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Thread: Should I buy a regulator?

 


  1. #31
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    LeadTurn_SD's Avatar
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    Quote Originally Posted by Hatul View Post
    Doesn't that put wear on the spring?
    I think the slight compression of the spring(s) to take pressure off the soft seat is a non-issue as far as wear goes.

    I think that over-loading a spring is what will wear it out or damage it, but slight static compression (loading) well within its normal operating "range" is no problem.

    Best wishes.
    All my life I've wanted an excuse to wear a knife, and here I have found a sport where it is actually encouraged~ Dave Barry

    "Diving is safe as long as you remember it is dangerous"~ Mark Powell

  2. #32
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    is diving, why arent you?
     

    Togalive's Avatar
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    You've got yourself a ton of great replies here

    One thing I'll add though, if you are looking to pick up a reg, and for some reason have an aversion to scubapro (dont know why you would, they make awesome gear!) Mares makes some great regs that have seals which only need replacing every 2 years, so if you store them properly, you could probably get one to last 3 times that versus regular seals which are meant to be serviced once a year.

    Hope it helps

  3. #33
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    Quote Originally Posted by Hatul View Post
    Doesn't that put wear on the spring?
    What spring are you referring to?

  4. #34
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    Hatul's Avatar
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    Quote Originally Posted by mattboy View Post
    What spring are you referring to?
    There's a spring that pushes the diaphragm/purge button back. But I accept that pressing on it is within the normal range of the spring and it should not wear as fast the valve seat.

    Adam

  5. #35
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    Splitlip's Avatar
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    IMO:
    Reg first. SCUBA is entirely dependent on that one piece of equipment. First thing I bought.

    I think you want to know the history of your underwater breathing apparatus. Know that it is in working order. Know that no one has vomited through it recently and you won't be spitting little chunks, etc.

    Selection of reg is objective. You can read reports about the breather you want for the price you can afford.

    Computers are great, but you do have one between your shoulders.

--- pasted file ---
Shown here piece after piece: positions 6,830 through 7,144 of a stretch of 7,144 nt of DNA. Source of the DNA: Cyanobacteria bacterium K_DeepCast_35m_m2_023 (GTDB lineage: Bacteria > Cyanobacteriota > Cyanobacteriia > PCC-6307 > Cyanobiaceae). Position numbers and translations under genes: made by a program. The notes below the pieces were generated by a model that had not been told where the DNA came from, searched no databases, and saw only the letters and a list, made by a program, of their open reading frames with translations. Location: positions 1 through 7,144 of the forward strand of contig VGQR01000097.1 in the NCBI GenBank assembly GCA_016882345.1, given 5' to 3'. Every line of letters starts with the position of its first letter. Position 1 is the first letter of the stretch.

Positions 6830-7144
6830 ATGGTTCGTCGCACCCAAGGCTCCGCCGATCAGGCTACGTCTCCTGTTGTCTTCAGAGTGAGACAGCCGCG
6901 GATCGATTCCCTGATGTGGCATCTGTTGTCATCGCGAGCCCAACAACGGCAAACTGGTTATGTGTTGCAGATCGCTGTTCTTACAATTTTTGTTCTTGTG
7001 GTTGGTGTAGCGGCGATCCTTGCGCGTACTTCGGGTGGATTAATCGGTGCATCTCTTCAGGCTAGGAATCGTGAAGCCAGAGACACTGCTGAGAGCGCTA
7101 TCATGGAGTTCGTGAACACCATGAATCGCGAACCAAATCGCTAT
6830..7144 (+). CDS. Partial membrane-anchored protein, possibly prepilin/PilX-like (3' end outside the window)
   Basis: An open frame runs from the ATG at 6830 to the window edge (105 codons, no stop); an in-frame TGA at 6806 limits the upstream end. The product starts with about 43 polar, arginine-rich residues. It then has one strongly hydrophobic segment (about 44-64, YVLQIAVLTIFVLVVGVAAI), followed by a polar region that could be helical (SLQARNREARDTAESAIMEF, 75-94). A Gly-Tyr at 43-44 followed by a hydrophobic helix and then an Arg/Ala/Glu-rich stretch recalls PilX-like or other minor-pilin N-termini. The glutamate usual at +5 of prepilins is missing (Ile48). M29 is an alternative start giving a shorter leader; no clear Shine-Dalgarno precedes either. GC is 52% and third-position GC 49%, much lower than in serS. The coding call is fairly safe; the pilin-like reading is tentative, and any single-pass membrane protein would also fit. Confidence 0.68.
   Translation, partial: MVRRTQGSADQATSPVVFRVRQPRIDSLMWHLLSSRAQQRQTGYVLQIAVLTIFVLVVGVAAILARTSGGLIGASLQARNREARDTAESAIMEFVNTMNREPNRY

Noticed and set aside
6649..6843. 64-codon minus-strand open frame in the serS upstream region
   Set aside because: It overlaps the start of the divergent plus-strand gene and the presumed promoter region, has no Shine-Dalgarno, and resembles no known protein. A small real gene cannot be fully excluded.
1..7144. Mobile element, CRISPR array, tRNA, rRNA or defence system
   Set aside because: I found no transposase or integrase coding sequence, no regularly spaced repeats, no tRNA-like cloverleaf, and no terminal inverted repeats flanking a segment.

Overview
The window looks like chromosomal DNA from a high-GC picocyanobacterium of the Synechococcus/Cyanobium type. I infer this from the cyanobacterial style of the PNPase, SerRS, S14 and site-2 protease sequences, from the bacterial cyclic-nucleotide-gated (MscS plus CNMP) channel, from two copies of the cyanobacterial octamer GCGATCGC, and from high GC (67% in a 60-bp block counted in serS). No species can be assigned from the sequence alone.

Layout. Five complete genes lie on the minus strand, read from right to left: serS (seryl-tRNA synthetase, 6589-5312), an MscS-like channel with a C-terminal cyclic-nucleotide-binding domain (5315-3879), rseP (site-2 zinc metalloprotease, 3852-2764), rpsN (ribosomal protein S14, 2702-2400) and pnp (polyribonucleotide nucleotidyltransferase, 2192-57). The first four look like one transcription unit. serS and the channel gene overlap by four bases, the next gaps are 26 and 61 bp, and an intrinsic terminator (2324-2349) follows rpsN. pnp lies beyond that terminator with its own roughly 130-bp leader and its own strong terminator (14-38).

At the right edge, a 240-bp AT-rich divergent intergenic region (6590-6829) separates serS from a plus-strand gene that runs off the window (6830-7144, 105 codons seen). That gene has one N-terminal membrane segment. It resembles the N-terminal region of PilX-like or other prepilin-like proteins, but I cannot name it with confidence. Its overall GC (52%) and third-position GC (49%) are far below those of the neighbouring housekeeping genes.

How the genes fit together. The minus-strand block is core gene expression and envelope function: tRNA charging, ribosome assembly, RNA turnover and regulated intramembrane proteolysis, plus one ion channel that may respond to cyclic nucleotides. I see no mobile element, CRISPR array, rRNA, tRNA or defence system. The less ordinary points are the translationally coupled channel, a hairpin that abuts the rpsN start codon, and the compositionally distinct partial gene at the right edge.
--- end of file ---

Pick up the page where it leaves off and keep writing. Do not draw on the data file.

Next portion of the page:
BC's are very personal and their selection is very subjective. For a rec diver they are more a convenience than a necessity however. While you would do well to get dialed into one early on, why not find out which one suits you best first. Rent and borrow until you see what you like. Then get dialed in.

    Wetsuits, yeah. While you can rent them, you might get one early on. But after the reg.
    Tim
    "They called themselves Guerrilla Divers.
    Composed of elite divers with Macho mentalities, back when men were men, and FEAR was a lispy companion of the common Man. It was a time before insurance liabilities, lawsuits or beauracratic regulation of the "sport". Guerrilla divers didn't need "Buoyancy Compensator Vests". In fact, "Anyone who needs a BC deserves to drown" was a popular adage. Exploration and the Hunt came first, excitement and fun followed. Safety was the stepchild of fitness, good reflexes and a cool head.
    This was a time of great Adventure."
    www.sfdj.com

  6. #36
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    Quote Originally Posted by Hatul View Post
    There's a spring that pushes the diaphragm/purge button back. But I accept that pressing on it is within the normal range of the spring and it should not wear as fast the valve seat.

    Adam
    Most of my 2nd stages don't have a spring that keeps the purge button out. My D series and the 109s have soft purge covers. I don't bother with the D series, they have a very light valve spring and a big orifice, so there's very little imprinting on the seat.

    When you slightly depress the purge, you are very slightly compressing the valve spring, but it's not enough to worry about. That's what I was thinking you might have been referring to.

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